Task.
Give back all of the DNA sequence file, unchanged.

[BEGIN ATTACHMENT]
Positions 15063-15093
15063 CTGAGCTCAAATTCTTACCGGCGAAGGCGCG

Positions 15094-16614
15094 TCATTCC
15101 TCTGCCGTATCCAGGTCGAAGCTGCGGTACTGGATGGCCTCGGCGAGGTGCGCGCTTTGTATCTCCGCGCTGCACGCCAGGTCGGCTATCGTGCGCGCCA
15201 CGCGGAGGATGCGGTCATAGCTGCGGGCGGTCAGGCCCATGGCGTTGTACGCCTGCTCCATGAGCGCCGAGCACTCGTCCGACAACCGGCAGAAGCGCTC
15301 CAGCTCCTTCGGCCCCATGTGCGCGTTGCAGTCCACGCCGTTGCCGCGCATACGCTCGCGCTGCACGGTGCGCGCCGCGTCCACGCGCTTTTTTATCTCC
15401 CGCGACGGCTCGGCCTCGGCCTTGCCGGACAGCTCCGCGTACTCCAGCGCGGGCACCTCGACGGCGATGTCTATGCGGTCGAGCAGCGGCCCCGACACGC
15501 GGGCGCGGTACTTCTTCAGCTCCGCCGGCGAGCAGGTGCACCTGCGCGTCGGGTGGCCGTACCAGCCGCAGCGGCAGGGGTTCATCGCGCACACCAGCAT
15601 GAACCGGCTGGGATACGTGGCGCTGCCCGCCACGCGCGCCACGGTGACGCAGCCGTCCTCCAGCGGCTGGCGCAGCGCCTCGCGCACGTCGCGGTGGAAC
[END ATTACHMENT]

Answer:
Positions 15063-15093
15063 CTGAGCTCAAATTCTTACCGGCGAAGGCGCG

Positions 15094-16614
15094 TCATTCC
15101 TCTGCCGTATCCAGGTCGAAGCTGCGGTACTGGATGGCCTCGGCGAGGTGCGCGCTTTGTATCTCCGCGCTGCACGCCAGGTCGGCTATCGTGCGCGCCA
15201 CGCGGAGGATGCGGTCATAGCTGCGGGCGGTCAGGCCCATGGCGTTGTACGCCTGCTCCATGAGCGCCGAGCACTCGTCCGACAACCGGCAGAAGCGCTC
15301 CAGCTCCTTCGGCCCCATGTGCGCGTTGCAGTCCACGCCGTTGCCGCGCATACGCTCGCGCTGCACGGTGCGCGCCGCGTCCACGCGCTTTTTTATCTCC
15401 CGCGACGGCTCGGCCTCGGCCTTGCCGGACAGCTCCGCGTACTCCAGCGCGGGCACCTCGACGGCGATGTCTATGCGGTCGAGCAGCGGCCCCGACACGC
15501 GGGCGCGGTACTTCTTCAGCTCCGCCGGCGAGCAGGTGCACCTGCGCGTCGGGTGGCCGTACCAGCCGCAGCGGCAGGGGTTCATCGCGCACACCAGCAT
15601 GAACCGGCTGGGATACGTGGCGCTGCCCGCCACGCGCGCCACGGTGACGCAGCCGTCCTCCAGCGGCTGGCGCAGCGCCTCGCGCACGTCGCGGTGGAAC